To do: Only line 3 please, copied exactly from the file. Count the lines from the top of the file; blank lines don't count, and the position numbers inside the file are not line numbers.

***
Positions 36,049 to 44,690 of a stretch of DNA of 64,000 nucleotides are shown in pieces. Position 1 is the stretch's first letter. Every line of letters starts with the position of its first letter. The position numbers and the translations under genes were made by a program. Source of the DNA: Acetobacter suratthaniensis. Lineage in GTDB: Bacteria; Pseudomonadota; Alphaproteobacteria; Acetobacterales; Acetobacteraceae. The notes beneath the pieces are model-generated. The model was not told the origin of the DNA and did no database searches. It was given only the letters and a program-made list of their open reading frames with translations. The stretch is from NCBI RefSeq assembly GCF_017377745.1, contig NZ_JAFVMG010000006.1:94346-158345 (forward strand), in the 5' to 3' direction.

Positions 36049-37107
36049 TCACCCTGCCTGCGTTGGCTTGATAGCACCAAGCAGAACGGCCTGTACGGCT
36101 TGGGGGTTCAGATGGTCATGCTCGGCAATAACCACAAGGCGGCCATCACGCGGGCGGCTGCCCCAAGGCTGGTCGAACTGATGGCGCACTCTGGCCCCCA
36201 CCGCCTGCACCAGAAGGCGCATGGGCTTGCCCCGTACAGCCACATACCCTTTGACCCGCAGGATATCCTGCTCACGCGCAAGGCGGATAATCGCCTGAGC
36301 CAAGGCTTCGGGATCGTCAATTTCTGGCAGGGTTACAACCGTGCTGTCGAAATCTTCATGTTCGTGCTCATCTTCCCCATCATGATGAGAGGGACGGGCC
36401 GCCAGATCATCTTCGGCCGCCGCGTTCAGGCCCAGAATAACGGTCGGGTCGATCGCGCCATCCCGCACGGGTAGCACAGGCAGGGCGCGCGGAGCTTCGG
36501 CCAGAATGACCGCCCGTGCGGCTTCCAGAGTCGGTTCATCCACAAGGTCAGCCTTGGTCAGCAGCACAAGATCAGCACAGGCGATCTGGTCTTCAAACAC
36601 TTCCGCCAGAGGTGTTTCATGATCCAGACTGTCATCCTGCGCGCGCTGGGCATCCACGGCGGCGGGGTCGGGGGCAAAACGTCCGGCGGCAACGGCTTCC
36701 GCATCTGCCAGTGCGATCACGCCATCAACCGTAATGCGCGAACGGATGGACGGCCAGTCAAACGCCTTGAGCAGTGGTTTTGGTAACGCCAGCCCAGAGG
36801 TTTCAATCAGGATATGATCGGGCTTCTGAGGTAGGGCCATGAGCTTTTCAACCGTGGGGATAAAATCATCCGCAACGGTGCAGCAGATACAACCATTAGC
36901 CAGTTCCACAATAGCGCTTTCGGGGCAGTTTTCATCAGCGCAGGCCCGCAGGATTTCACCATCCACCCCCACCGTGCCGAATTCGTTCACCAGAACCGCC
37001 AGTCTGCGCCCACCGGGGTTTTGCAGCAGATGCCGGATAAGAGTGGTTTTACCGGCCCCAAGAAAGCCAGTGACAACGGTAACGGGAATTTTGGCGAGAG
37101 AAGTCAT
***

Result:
36049 TCACCCTGCCTGCGTTGGCTTGATAGCACCAAGCAGAACGGCCTGTACGGCT